In 2007 ‘Network,’ a newsletter discussing ‘topics of interest to cancer patients’ and published by the MD Anderson Cancer Center at the University of Texas, published an article covering the concepts by which qi is believed to work and research into possible benefits for cancer patients. A review of clinical trials investigating the use of internal qigong for pain management found no convincing evidence that it was effective. Qìgōng is a practice involving coordinated breathing, movement, and awareness, traditionally viewed as a practice to cultivate and balance qi. With roots in traditional Chinese medicine, philosophy, and martial arts, qigong is now practiced worldwide for exercise, healing, meditation, and training for martial arts. Typically a qigong practice involves rhythmic breathing coordinated with slow stylized movement, a calm mindful state, and visualization of guiding qi.

Qi is a didactic concept in many Chinese, Korean and Japanese martial arts. Martial qigong is a feature of both internal and external training systems in China and other East Asian cultures. The most notable of the qi-focused ‘internal’ force (jin) martial arts are T’ai Chi Ch’uan and Aikido. Demonstrations of qi or ki power are popular in some martial arts and may include the immovable body, the unraisable body, the unbendable arm and other feats of power. All of these feats can alternatively be explained using biomechanics and physics.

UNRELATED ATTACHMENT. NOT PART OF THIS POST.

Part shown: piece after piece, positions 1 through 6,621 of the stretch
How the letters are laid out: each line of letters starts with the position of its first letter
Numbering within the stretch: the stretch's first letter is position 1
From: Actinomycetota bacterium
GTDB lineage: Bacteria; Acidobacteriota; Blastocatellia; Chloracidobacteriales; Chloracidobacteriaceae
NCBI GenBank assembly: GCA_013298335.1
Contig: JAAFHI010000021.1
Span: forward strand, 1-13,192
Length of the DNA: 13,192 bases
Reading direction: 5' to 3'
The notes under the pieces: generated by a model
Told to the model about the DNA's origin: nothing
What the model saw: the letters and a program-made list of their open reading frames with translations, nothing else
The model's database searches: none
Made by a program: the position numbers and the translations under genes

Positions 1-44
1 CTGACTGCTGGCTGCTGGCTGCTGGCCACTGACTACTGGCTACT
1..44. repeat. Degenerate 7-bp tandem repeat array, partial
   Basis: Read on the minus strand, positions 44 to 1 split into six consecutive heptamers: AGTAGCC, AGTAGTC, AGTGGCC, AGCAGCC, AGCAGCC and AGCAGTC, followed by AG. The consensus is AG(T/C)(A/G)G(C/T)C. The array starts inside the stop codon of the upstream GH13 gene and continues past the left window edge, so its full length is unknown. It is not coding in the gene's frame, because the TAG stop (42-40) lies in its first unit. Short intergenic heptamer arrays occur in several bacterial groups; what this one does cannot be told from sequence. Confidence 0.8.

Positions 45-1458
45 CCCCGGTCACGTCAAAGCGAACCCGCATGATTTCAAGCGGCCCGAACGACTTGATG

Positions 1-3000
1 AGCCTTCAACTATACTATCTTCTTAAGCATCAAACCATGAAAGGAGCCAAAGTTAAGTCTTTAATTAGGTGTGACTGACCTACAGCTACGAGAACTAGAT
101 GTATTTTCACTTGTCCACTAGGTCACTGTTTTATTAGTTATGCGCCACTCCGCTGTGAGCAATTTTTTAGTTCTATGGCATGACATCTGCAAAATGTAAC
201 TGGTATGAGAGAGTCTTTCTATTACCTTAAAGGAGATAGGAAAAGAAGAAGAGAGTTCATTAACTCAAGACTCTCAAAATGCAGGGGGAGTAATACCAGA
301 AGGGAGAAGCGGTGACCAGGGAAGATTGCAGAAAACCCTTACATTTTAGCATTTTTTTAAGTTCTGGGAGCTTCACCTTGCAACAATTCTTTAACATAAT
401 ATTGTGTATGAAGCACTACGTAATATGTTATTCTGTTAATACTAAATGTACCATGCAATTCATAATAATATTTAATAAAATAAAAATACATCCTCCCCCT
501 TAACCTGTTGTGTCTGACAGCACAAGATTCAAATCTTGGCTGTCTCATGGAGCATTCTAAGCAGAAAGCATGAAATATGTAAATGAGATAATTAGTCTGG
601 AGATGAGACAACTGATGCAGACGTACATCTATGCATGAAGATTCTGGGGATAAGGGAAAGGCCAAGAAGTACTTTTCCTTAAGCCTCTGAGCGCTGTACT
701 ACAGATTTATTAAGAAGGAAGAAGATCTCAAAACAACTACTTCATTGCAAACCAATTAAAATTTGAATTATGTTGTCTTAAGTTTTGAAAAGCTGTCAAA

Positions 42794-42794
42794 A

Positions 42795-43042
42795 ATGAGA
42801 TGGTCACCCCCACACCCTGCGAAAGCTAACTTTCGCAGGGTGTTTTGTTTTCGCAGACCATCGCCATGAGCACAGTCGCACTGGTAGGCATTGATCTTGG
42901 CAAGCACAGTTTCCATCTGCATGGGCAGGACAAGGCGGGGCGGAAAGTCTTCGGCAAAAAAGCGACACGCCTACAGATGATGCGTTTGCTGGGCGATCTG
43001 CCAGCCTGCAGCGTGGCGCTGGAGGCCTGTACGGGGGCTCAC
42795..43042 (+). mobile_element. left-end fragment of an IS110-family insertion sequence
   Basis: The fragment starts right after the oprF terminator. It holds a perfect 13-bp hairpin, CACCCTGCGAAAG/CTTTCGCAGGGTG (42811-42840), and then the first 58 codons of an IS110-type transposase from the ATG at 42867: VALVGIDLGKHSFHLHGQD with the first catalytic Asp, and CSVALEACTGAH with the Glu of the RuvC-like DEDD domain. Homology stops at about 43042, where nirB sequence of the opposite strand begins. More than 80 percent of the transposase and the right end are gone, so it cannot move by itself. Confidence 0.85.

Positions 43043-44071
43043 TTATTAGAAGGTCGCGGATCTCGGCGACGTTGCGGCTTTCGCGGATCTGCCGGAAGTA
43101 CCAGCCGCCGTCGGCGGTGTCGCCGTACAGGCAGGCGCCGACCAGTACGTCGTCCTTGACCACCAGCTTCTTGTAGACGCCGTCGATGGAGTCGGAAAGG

The traditional Chinese art of geomancy, the placement and arrangement of space called feng shui, is based on calculating the balance of qi, interactions between the five elements, yin and yang, and other factors. The retention or dissipation of qi is believed to affect the health, wealth, energy level, luck and many other aspects of the occupants of the space. Attributes of each item in a space affect the flow of qi by slowing it down, redirecting it or accelerating it, which is said to influence the energy level of the occupants. One use for a Luopan (Chinese magnetic compass) is to detect the flow of qi. The quality of qi may rise and fall over time, feng shui with a compass might be considered a form of divination that assesses the quality of the local environment.